Appeal by defendant from Britt, Judge. Judgment entered 29 October 1980 in Superior Court, Orange County. Heard in the Court of Appeals 22 September 1981.
Hill, Judge. Judge Hedrick concurs in result. Judge Whichard concurs.
Defendant first argues that the trial court erred in excluding evidence of Levenia's mental condition. Defendant attempted to show through voir dire examination of George Harrelson that Levenia's mind had deteriorated with age, that she was forgetful, confused, and could not accurately remember things that happened or when events took place. Since she testified as an eyewitness, defendant believes the weight of Levenia's testimony should be for the jury to evaluate, especially in view of his contention that Levenia was not an eyewitness to the shooting. We agree. However, we do not find prejudicial error.
It is well settled that "[t]he existence of a mental or physical impairment which would affect the witness's powers of observation, memory or narration, may be shown in order to discredit his testimony." 1 Stanbury's N.C. Evidence § 44, pp. 122-23 (Brandis rev. 1973). This may be proven by cross-examination or by extrinsic evidence. State v. Armstrong, 232 N.C. 727, 62 S.E.2d 50 (1950). Exclusion of the evidence of Levenia's mental impairment therefore was error.
Nevertheless, every error is not so prejudicial as to warrant a new trial. Defendant must show that the error complained of was prejudicial and thereby affected the result adversely to him. State v. Matthews, 299 N.C. 284, 261 S.E.2d 872 (1980); State v. Paige, 272 N.C. 417, 158 S.E.2d 522 (1967). If the testimony of Levenia Harrelson in the case sub judice is disregarded, there remains ample evidence in the record to sustain defendant's conviction in the form of George Harrelson's eyewitness testimony. The latter substantially corroborated Levenia's testimony about the shooting. Even so, the jury observed Levenia Harrelson on the witness stand. George Harrelson testified that his mother is eighty-one years old. Levenia's earlier testimony that she was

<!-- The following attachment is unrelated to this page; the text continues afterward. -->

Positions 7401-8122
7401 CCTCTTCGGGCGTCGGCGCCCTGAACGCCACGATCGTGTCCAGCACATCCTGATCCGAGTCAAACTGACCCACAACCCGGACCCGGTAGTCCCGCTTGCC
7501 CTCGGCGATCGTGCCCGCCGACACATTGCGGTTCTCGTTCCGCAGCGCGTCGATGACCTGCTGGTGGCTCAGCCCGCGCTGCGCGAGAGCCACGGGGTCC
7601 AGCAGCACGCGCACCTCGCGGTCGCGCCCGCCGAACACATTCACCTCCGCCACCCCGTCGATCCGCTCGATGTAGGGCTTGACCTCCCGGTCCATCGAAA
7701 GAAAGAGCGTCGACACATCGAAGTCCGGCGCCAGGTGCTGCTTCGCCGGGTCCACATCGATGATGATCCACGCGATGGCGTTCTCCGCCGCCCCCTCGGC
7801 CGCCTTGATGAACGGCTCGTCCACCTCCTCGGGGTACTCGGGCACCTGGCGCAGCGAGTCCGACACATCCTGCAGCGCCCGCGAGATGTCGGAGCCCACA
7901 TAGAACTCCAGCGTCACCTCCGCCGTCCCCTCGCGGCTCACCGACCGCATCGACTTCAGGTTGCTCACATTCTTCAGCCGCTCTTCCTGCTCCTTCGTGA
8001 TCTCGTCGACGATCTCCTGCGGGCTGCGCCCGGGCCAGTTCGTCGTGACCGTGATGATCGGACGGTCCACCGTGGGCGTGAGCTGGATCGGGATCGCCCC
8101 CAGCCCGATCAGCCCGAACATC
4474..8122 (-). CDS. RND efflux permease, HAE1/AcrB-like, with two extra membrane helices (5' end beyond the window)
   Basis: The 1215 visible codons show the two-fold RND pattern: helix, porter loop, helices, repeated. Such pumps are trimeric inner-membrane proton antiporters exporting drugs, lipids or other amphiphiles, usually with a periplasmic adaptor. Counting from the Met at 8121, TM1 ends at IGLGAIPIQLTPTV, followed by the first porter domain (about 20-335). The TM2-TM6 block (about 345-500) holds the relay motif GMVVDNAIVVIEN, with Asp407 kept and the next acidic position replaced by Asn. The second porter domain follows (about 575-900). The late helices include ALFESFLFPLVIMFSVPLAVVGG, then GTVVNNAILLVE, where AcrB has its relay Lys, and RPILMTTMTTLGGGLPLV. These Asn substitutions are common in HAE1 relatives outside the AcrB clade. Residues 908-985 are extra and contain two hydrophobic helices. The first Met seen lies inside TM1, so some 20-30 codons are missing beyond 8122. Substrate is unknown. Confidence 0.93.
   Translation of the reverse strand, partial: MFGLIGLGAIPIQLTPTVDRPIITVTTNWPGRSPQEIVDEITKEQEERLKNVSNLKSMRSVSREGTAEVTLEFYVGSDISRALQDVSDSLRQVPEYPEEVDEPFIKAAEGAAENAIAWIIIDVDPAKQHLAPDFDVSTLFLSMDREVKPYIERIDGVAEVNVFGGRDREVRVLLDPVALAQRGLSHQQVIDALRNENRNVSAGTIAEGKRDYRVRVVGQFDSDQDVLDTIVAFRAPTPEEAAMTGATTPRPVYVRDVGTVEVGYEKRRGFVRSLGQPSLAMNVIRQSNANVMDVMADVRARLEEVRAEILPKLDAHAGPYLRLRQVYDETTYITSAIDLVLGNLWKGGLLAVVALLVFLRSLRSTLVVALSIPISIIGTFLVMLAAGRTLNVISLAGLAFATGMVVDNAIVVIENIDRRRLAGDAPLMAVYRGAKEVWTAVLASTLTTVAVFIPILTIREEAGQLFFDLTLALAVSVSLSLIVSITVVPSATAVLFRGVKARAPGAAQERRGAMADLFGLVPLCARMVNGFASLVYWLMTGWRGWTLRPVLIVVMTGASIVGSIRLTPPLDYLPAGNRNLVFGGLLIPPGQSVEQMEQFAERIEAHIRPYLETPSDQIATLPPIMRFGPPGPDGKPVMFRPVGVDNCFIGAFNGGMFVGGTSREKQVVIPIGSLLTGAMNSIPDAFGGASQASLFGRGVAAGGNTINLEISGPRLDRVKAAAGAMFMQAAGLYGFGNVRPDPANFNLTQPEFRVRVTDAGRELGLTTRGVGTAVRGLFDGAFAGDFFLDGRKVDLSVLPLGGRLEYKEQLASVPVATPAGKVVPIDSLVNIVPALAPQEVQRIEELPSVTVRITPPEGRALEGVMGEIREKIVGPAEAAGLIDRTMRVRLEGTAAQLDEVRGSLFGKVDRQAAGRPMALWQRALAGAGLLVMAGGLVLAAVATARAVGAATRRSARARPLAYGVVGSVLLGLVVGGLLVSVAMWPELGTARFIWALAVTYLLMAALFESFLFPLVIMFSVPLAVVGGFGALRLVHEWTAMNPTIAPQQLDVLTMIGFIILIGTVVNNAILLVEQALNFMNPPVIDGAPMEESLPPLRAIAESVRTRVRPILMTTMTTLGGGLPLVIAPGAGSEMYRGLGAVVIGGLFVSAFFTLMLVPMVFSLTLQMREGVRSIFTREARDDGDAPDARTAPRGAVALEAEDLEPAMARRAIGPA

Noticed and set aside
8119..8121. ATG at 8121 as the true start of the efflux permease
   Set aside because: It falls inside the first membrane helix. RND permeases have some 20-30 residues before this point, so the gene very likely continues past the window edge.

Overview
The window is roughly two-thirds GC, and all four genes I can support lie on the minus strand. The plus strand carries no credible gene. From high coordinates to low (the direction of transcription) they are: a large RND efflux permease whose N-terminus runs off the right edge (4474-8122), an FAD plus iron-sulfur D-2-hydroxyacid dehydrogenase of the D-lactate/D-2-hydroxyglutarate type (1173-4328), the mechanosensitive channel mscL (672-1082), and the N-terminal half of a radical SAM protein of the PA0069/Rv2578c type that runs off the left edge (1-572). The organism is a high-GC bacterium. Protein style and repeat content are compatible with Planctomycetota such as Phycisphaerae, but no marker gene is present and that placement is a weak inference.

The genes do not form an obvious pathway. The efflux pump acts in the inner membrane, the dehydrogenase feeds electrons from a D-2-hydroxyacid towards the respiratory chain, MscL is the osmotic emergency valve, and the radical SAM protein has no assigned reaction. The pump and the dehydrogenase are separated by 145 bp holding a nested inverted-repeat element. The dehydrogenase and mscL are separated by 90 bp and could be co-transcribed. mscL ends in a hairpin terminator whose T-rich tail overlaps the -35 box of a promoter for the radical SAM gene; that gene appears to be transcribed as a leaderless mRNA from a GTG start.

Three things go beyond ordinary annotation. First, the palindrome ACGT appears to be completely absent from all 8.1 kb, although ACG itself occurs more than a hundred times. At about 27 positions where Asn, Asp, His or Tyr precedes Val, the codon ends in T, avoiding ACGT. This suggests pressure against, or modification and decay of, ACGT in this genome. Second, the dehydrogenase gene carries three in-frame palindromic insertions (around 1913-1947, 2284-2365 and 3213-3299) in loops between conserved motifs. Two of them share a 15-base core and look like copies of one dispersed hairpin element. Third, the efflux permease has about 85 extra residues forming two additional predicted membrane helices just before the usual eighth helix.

only thirty-two years old certainly brought her mental state to the jury's attention. Therefore, for these reasons, we find that the trial court's failure to permit evidence of Levenia Harrelson's mental condition was not so prejudicial as to have adversely affected the result of defendant's trial.
In his second argument defendant alleges error by the trial court in sustaining the State's objection to a question put to defendant about whether George was on defendant's "side" or Owen's "side" of their argument on the weekend of the shooting. It is apparent that the form of the offending question required defendant to draw a conclusion as to what George Harrelson was thinking. The trial court thereafter allowed defendant to testify about things George did or said to him on the day of the shooting. Thus, from the admitted evidence the jury could properly evaluate the mental state of George Harrelson and thereby draw its own conclusions. The objection was properly sustained.
By his next assignment of error, defendant argues that the trial court erred in failing to include the evidence of the close range of the shot in its jury instructions. We do not agree. The trial judge is not required to recapitulate all the evidence in his charge to the jury, but only that amount necessary to explain the application of the law to the evidence. State v. Alston, 294 N.C. 577, 243 S.E.2d 354 (1978); G.S. 15A-1232. Evidence of the close range at which defendant shot Owen Harrelson was before the jury. It was not necessary to recapitulate such evidence for the jury to understand and decide upon his plea of self-defense. This assignment of error is overruled.
We also overrule defendant's assignments of error which allege error in the trial court's jury instructions on the law of self-defense and voluntary manslaughter. These arguments have no merit and do not warrant further discussion.
In defendant's trial, we find